Food Security Measures May Jeopardize Animal Conservation Efforts
According to TranquilEye’s World Clocks calculation, human population is increasing by three people every second, while one hectare of productive land is lost every 7.67 seconds. If the current trend continues, food shortage, price increase, and mass starvation are not unlikely to occur in the future.
The steady increase of the human population is cranking up numbers in calculations of how long existing arable and productive land in the world can adequately support its needs. Barring the complications of disproportionate distribution of food in the world, scientists are looking for solutions to increase agricultural production to ensure food security both for the present and the future.
With soil degradation, topsoil loss, nutrient depletion and other factors decreasing arable land in the world, some are looking towards the utilization of unused arable land. News Daily reports of the potential of an African “green revolution” to contribute to world food security. According to Namanga Ngongi, former president of AGRA (Alliance for a Green Revolution in Africa), Africa has the capacity to rebound from suffering from food deficit to producing food surplus, if only (land) productivity is increased by 50%. Sub-Saharan Africa is particularly being looked over for its large portions of unused arable land.
But will finding bigger productive and arable lands the solution? An article published in Animal Conservation warns of the negative effects of pursuing the world food security agenda. It focuses particularly on the area of animal conservation in terrestrial ecosystems. According to the article, an increase of 43% in crop production and 124% in meat production is anticipated by 2030 to adequately feed the growing human population, currently 7 billion strong and increasing. The pressure to meet the growing food demand and the resulting price increase might affect animal conservation negatively. One is by driving people (especially in the rural areas) to turn to increased hunting of wildlife. Other species might be targeted as growing demand for traditional targets increase competition. Increasing deforestation and conversion of marginal land into agricultural land may cause habitat loss for animals. Habitat specialists and large predators are particularly vulnerable to the risk of extinction due to conversion of their habitats into agricultural land. Animal Conservation also cites the possible negative effects of protective measures against pre-harvest consumption of wild animals. As crops grow more precious, protecting them may entail more aggressive measures against wild animals which consume them.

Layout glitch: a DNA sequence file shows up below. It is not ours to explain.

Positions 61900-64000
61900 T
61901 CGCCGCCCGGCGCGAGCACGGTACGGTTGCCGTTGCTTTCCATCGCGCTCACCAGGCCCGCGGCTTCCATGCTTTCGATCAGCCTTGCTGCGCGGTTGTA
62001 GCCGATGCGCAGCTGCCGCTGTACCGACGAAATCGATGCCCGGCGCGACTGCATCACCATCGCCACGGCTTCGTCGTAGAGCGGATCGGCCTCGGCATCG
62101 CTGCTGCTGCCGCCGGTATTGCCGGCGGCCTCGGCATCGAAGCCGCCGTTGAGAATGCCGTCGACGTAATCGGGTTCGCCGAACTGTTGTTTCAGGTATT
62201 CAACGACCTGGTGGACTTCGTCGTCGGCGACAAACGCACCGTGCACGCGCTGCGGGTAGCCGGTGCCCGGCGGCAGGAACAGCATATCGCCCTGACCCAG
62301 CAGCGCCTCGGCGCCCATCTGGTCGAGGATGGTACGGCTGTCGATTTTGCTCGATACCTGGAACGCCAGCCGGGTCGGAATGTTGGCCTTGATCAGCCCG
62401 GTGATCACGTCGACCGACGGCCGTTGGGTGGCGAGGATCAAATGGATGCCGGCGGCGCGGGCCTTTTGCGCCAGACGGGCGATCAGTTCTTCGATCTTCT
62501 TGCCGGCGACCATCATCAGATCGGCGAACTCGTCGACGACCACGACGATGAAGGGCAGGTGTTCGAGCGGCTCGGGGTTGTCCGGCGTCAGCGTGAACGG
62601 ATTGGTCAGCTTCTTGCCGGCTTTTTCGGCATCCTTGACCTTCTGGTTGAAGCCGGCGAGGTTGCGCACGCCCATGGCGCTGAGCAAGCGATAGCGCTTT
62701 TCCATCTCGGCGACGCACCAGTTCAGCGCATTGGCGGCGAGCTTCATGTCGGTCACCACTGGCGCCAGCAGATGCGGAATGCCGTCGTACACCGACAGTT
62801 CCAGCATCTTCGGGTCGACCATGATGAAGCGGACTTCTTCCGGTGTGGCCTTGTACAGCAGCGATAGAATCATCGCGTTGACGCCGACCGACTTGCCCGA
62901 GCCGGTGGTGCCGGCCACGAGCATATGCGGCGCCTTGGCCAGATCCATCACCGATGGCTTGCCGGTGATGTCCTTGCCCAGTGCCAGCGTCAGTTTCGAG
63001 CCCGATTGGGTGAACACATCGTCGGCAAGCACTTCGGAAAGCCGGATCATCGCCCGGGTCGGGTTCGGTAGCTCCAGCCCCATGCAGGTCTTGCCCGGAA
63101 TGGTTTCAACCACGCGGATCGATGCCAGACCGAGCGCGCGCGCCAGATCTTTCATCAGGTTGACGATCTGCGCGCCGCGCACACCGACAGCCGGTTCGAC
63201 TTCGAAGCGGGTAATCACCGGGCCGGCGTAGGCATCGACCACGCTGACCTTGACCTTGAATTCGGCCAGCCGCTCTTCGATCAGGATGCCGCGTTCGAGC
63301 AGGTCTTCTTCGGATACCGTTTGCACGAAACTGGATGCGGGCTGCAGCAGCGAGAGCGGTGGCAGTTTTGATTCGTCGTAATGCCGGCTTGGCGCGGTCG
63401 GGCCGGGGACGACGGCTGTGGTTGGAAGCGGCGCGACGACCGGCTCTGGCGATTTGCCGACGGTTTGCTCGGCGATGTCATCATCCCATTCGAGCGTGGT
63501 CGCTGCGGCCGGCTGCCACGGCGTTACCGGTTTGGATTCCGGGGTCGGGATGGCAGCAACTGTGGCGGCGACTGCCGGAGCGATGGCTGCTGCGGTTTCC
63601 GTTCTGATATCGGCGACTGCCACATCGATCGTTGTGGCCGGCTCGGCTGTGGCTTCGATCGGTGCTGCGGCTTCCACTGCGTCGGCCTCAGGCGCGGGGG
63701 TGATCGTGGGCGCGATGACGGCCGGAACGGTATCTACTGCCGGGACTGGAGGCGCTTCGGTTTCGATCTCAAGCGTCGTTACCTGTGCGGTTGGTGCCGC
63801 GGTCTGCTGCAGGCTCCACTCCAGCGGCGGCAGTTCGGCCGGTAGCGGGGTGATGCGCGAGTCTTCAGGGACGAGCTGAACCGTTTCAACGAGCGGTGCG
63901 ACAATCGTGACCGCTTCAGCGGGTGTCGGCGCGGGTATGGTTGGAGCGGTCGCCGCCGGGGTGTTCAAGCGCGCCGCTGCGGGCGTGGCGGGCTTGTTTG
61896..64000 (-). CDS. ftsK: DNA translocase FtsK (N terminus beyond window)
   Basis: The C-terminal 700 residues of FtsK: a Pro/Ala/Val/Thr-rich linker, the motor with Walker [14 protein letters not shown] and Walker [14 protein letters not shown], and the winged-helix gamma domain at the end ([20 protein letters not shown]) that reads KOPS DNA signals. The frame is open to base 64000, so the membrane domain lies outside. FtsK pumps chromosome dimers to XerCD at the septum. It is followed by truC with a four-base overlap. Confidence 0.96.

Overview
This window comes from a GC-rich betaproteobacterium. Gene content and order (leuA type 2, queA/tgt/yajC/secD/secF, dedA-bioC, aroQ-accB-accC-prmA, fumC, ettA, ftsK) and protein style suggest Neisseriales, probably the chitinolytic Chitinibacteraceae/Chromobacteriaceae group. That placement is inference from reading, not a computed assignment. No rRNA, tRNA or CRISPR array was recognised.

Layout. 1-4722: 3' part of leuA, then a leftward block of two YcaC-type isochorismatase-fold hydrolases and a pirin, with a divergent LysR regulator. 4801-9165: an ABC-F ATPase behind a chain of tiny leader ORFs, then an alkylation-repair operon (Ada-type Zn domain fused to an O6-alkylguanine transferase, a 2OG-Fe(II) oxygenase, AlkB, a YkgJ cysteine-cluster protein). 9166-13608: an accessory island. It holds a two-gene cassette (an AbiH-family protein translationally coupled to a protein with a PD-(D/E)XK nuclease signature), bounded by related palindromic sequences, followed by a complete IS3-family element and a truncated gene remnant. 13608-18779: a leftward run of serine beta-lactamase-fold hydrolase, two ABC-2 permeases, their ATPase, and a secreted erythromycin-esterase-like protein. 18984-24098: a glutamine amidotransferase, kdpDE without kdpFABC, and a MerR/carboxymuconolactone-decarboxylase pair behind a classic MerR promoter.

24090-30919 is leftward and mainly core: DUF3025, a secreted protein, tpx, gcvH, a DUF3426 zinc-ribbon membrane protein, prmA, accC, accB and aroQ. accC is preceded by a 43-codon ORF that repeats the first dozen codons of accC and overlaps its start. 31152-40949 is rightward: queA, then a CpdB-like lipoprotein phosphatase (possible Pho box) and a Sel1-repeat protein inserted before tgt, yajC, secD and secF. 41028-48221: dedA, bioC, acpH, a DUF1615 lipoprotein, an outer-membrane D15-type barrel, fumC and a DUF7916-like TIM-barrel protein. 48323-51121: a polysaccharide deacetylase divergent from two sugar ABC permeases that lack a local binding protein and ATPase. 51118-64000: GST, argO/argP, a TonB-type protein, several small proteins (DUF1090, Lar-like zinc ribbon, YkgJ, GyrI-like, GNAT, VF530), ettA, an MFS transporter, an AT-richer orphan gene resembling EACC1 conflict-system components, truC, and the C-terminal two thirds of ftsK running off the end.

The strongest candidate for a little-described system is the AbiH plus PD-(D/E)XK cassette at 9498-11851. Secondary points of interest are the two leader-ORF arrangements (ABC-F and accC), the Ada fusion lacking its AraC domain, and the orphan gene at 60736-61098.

The article suggests an increase in efforts to study landscape management to reduce pressure on agricultural development and implementation of wildlife-friendly farming techniques. Integrated biological control is also desirable for both increasing production as well as benefiting wildlife.
It may also be suggested that radical farming methods such as soil less agriculture and vertical farming can also lessen the pressure to convert more lands into agricultural land. Changes in consumption habits and patterns can also help, such as lessening consumption of resource-hungry crops. Another important step is to stop wasting food and make the most of what is at hand.
As the article puts it, it is crucial for animal conservation and food security agenda to support each other, rather than struggle against each other in meeting their goals. Making agricultural lands more sustainable, utilizing what we already have, and managing our resources seem to be better strategies than reaching out for more. As we grab more land, less is left for other creatures dependent on them. Unlike us, animals do not have that many options and alternatives.
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